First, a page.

A little more than a month after the Taliban takeover, Afghanistan looks like it’s rolling back in time, more precisely during the regime’s last reign of the late 90s. Many had reservations when the new regime took place, holding on to a sliver of hope that maybe, this time, it would be different. It is now clear that the regime has no intention of keeping its promises, at least, where women are concerned. With the scrapping of the Women’s Affairs Ministry and it’s replacement by the Ministry for the Propagation of Virtue and Prevention of Vice, the message couldn’t be clearer, and gives reason to those who have fled. Those who remain now have to bear the brunt of an increasingly unflinching regime, who claim to be acting according to Islam.

The Norwegian Women’s beach handball team were fined for wearing shorts instead of bikini bottoms

Islam holds the Muslim woman in great regard, having bestowed her with the right to marriage, divorce, inheritance, keeping her name after marriage, having the choice to contribute to the household from her wages, if she wants to, among others. Islam has never claimed that education is meant for males only, and yet, as the announcement of resumption of secondary schools was made last week, no mention was made about young girls resuming their schooling, which means that girls are being “allowed” basic education and those in tertiary institutions are being forced to adopt a dress code decided by the Taliban if they want to pursue their studies. Despite the promise of having women within the government, the exclusively male government leaves no doubt about what they think about women’s place when it comes to policy making for the country. This is a far cry from the time of Prophet Muhammad (PBUH) where women used to actively take part in political discussions even making their marks on the battlefield when the need arose.

While Afghan women took to the streets protesting against their non-inclusion in the government and workforce, another form of protest under the hashtag #DoNotTouchMyClothes is also making its way online with Afghan women from overseas displaying colourful traditional clothes, criticizing black garbs worn by university demonstrators [1]. This protest was welcome by the local Afghan women as well, but a majority was too scared to make their positions on the matter public for fear of backlash.  With daily media reports on the successive crackdowns of the Taliban, indignation and concern around the world was loudly spoken about from all quarters, especially concerning the conditions of girls and women.

A Muslim French Activist

The imposition of any way of life, based on ideology favoured dogmatically by a group and thrust forcefully on another is bound to meet with resistance, especially if this entails an erasure of identity and a denial of the freedom of the individual. Sadly, this is not the case only in countries with wavering democracies. On the 1st of September, a law came into effect in the state of Texas, banning abortions at 6 weeks, without any exceptions made for cases of incest or rapes, effectively making it impossible for a woman who has just learnt about an unwanted pregnancy to go for an abortion, should she so choose. American women from other states have vehemently stood in solidarity with their Texan fellow women against the proposed law, with justifiable uproar upon the adoption of the bill into law.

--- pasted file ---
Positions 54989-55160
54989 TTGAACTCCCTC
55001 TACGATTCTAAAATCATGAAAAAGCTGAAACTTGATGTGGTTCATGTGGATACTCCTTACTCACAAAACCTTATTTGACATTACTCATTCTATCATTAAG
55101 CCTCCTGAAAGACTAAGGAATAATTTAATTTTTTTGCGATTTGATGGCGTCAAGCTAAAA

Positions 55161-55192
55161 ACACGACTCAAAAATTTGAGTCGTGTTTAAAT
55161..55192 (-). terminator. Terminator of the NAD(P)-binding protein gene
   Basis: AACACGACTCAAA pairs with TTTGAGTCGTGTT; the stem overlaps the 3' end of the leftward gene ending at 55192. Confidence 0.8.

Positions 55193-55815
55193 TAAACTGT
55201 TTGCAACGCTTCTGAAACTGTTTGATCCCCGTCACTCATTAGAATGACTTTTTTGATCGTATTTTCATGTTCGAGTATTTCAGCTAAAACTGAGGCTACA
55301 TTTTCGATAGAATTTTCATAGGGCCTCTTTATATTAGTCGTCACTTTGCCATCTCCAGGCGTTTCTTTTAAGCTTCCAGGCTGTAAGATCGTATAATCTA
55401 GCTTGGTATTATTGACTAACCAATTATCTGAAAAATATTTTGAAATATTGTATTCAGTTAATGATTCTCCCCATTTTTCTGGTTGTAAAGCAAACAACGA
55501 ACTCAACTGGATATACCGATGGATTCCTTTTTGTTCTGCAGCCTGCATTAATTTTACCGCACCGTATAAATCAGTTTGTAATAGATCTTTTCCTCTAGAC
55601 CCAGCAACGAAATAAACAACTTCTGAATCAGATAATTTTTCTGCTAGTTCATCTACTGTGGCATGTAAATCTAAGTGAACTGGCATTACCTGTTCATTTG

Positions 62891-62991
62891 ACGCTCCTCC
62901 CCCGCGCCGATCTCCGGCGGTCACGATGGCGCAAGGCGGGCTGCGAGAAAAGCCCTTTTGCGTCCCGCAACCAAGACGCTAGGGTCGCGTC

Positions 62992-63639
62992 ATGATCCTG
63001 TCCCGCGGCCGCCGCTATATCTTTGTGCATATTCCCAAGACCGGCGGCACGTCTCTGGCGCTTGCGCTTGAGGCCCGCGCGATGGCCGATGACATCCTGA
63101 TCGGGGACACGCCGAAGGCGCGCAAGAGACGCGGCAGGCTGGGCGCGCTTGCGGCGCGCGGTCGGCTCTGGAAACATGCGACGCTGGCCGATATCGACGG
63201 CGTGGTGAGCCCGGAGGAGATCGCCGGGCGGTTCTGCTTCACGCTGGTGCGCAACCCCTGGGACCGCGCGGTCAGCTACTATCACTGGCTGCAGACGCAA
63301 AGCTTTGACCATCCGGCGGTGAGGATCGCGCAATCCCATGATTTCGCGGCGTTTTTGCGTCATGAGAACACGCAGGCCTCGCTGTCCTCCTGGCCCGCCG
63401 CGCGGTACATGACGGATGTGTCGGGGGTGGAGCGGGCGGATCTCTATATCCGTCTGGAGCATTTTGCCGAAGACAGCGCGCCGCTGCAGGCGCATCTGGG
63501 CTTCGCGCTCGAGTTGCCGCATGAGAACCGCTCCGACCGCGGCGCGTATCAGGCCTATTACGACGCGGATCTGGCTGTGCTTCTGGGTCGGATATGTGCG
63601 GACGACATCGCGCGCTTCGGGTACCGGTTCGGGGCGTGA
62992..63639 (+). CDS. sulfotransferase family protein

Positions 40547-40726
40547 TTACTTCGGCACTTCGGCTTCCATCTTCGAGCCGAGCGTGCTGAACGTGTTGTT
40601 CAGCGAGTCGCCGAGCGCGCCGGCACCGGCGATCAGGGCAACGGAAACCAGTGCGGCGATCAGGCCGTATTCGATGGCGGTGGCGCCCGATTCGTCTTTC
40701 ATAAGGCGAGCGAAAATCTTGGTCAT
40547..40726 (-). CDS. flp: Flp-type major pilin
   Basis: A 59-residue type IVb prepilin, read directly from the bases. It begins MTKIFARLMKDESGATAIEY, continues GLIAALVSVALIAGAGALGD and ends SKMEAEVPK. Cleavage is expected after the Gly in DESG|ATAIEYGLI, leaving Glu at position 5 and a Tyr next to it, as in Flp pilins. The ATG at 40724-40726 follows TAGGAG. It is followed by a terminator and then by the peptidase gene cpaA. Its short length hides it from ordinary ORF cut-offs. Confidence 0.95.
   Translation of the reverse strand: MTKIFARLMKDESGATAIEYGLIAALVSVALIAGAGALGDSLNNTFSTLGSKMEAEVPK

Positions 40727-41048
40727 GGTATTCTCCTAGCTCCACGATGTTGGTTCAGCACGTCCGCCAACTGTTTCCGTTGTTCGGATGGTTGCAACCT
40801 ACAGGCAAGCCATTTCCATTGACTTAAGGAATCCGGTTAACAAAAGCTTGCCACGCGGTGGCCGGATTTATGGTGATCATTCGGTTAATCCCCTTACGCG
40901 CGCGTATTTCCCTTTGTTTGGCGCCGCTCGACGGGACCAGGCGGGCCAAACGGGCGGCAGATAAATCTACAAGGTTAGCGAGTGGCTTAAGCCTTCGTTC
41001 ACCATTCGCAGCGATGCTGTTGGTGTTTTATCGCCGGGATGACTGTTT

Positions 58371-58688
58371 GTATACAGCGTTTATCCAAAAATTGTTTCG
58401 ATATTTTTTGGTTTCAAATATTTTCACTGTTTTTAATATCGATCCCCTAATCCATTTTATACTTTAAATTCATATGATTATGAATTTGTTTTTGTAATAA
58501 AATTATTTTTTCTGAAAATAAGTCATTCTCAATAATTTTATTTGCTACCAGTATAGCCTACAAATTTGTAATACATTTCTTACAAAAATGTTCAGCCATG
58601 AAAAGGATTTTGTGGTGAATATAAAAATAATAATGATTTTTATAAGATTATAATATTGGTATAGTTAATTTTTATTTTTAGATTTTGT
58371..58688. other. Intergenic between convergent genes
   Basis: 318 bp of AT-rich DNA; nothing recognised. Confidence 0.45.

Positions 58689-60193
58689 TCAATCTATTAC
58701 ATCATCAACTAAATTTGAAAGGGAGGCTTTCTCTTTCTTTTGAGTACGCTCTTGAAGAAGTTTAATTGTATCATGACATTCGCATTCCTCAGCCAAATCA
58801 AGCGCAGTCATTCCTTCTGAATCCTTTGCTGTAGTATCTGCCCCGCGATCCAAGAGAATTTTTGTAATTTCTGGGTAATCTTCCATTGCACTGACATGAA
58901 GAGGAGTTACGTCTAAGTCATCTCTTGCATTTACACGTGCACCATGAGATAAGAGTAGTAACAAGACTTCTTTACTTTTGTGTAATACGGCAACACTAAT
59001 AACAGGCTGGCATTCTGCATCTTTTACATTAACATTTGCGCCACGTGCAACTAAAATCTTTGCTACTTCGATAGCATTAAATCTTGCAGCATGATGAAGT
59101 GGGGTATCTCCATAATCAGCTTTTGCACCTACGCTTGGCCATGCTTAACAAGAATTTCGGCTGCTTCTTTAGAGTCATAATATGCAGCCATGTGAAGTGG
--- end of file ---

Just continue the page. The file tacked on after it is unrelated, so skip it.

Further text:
In July, the French National Assembly passed a highly controversial bill targeted to combat “Islamist Separatism”, in which, among other prohibitions, is the ban on women wearing headscarves not only for those working in public sector but also banning women younger than 18 from wearing the hijab in public, a prohibition against burkinis, as well as the prohibition of mothers wearing hijabs when they accompany their kids on school trips [2]. Since the announcement of the controversial bill earlier in the year, a movement called #PasToucheAMonHijab (#HandsOffMyHijab) became viral on social media, with prominent hijabis around the world taking a stand against the blatant violation of the freedom of French Muslim women.

However, even if the common denominator among the Taliban, the French proponents of this particular bill and the Texan lawmakers is the imposed denial of freedom of choice, mostly for women,  the level of indignation has not been equal. While proponents of women’s freedom celebrated the Norwegian’s women beach handball team for adopting a sartorial mode that is truer to their identities as sportswomen during the recent Olympics, made their ire known regarding the Texan law, expressed furore in solidarity with Afghan women, they have been uncharacteristically timid regarding French Muslim women’s fight for their freedom to wear what they think is best for them according to their beliefs. Are some advocates of activism, if not feminism, selective? Isn’t it the duty of any activist to defend what s/he believes in based on the basic principles of that belief, in this case freedom of choice?

At a time where voices from around the world come together for common causes, now more than ever thanks to information available at global fingertips, it is the opportunity to be honest with ourselves regarding where we stand when we decide to make our voices heard. When we stand up for a cause, are we doing it just to join the crowd, fuelled by the media, or do we do so because we actually believe in the cause? If we do and then find ourselves wavering on one issue close to our cause, are we courageous enough to delve deeply inside ourselves even if the answers we find make us uncomfortable? If we claim to be activists, we should be brave enough to answer these questions and go even further in our questioning, which entails a great deal of honesty and willingness. It is only through a deconstruction of the self that we will be able to understand ourselves, first, to be a better support to others, at a later stage.